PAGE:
Harley Quinn is finally putting the Joker behind her, and making herself the star of a revenge fairy tale in the process. That kind of heightened blending of genres, violence, and tragic romance is pretty standard for the average Harley story, but the new Harley Quinn Vs. The Joker comic does it all with a purpose: to show Joker what it feels like to be victimized.
Speaking with Tim Seeley, writer of this issue along with all others in DC's Batman: Prelude to the Wedding miniseries, the painful past Harley and Joker share was a major topic of conversation. While the DC Rebirth has put most of their unhealthy, abusive relationship behind her, the coming wedding of Batman and Catwoman forces Harley to save others from Joker's twisted idea of love.
Don't let the giant tank of pudding fool you: Harley really is out to punish her former lover, as only she can.
Many Batman fans may have marked their calendars only for the wedding of Bruce Wayne and Selina Kyle, but the reactions of the characters close to them - Dick Grayson, Jason Todd, Barbara Gordon, and Damian Wayne - have added to the event in Prelude to the Wedding. But the final issue is all Harley Quinn's, who may be an unlikely defender of Batman and Catwoman's love.
Seeley explains why this story isn't "about" the wedding itself, or even the bride and groom - this fight has been a long time coming for Harleen Quinzel. The idea she had of a perfect, happily ever after with Joker has long faded... but Bruce and Selina's hasn't:
The idea we present in this is that she sees in Batman and Catwoman something she never got. And what maybe in her idealized vision, she thought she had with Joker at some point this kind of tragic romance. I think she looks at what Catwoman has with Batman and sees something that turned out well and beautiful and perfect, and it really bothers her to think that someone would try to destroy that. Versus the Joker, who I think she's taught a lesson to, and he hasn't learned it yet. So that's why she comes after him, too. She's the last thing to stop him before he gets to Batman.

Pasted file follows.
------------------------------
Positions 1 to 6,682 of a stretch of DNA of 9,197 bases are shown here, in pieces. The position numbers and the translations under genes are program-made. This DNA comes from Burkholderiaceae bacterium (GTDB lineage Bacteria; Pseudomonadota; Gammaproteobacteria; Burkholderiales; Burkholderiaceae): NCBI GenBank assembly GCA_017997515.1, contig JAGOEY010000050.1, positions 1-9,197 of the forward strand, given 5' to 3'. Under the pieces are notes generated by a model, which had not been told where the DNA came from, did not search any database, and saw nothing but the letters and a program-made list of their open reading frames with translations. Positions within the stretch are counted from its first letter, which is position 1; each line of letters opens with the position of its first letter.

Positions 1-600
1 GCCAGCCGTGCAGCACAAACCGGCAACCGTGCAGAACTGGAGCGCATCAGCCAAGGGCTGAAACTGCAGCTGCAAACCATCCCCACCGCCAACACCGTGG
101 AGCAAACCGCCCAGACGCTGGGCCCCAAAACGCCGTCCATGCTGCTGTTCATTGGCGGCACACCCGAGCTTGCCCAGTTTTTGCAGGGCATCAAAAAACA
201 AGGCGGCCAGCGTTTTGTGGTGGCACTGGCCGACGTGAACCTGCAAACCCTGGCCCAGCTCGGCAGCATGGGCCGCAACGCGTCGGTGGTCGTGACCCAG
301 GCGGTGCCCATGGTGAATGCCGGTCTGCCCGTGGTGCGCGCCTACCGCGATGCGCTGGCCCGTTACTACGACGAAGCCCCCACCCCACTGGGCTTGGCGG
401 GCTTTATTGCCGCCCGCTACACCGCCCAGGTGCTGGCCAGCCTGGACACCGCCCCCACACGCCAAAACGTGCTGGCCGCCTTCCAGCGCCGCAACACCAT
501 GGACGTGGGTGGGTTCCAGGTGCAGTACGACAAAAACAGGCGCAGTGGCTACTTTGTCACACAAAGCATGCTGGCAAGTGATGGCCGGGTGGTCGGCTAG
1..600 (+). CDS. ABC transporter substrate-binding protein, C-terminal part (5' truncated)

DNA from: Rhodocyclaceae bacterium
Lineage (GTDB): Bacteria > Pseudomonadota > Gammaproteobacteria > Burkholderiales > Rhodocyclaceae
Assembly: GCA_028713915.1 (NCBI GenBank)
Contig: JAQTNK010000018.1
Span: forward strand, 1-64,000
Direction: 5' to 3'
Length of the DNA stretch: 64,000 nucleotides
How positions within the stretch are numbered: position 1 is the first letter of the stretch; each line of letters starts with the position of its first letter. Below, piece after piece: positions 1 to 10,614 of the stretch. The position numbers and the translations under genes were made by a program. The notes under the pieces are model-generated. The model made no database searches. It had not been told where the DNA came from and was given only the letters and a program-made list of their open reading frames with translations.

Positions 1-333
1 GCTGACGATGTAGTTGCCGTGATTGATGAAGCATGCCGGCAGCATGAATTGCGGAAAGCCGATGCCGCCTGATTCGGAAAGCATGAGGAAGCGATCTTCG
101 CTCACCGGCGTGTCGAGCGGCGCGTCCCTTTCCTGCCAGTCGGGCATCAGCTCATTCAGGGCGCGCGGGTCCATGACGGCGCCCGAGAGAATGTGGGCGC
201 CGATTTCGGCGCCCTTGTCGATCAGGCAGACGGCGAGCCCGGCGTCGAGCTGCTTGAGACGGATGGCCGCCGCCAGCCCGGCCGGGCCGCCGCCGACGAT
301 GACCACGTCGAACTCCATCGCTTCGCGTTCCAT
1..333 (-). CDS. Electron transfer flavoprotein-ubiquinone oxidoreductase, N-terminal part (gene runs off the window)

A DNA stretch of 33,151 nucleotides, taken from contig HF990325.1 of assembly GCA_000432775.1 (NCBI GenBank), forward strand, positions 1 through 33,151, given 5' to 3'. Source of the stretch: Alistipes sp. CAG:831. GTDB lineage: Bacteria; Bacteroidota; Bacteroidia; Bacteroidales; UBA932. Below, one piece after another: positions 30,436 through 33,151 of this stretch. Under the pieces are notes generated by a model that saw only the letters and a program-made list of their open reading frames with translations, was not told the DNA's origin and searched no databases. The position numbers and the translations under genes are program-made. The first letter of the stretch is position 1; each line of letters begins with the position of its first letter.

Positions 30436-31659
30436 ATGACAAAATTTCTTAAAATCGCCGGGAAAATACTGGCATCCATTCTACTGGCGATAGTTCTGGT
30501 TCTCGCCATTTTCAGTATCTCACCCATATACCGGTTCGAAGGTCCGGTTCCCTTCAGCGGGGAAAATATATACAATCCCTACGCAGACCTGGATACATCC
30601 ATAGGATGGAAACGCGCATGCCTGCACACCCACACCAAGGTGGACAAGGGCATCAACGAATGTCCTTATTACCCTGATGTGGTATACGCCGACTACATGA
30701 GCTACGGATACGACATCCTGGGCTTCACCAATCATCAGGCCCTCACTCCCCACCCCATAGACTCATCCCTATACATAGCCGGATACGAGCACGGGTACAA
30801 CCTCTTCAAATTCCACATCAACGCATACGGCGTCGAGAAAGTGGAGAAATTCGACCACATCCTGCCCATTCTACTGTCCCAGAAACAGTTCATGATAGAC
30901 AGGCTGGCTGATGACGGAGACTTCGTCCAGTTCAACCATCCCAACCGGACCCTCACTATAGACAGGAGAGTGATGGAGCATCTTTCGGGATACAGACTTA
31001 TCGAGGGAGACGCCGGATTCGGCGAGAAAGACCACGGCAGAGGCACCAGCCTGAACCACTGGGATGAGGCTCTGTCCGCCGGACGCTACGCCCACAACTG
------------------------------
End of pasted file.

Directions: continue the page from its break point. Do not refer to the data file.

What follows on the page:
As Seeley points out, the Harley alive in DC's current comics is a far cry from the version made famous in Batman: The Animated Series or even the recent Suicide Squad movie. Where that heroine has long been defined by her toxic bond to Joker, the comics have repeatedly evolved with her character. Part of that comes with the need to give Harley a story of her own, but the looming history is hard to wipe away completely.
Harley Quinn Vs. The Joker doesn't try to, either. From the first page of the comic, the power is in Harley's court, subjecting Joker to a set of death traps designed to educate him. But don't worry, Harley fans, there's no going back no matter how much Joker may realize his past mistakes:
I think when you turn Harley into a hero, and you make her the protagonist, then it's about how she was strong enough to get away from all this... but it's also her kryptonite. So you have to play around with how these things can be used against her. Not how it defines her in any way, but how she has to deal with this conflict.
We're aware of how toxic, and unromantic, and un-idealized their relationship was. Nobody should want to have that in our story. So that's why I play it as, in a lot of ways, a revenge story. she's coming after him to punish him for the things he's done. And we play it like a sort of kinky, violent, Korean revenge story. Your tormented heroine gets back at the tormentor, and you get to see that cathartic abuse of the bad guy.
Unsurprisingly to those who know her, stepping into a mix of Disney Princess and Korean revenge story is just what Harley is best at. Which makes Harley Quinn Vs. The Joker a book no fans should miss.
Batman: Prelude to the Wedding - Harley Quinn Vs. the Joker is available now from DC Comics.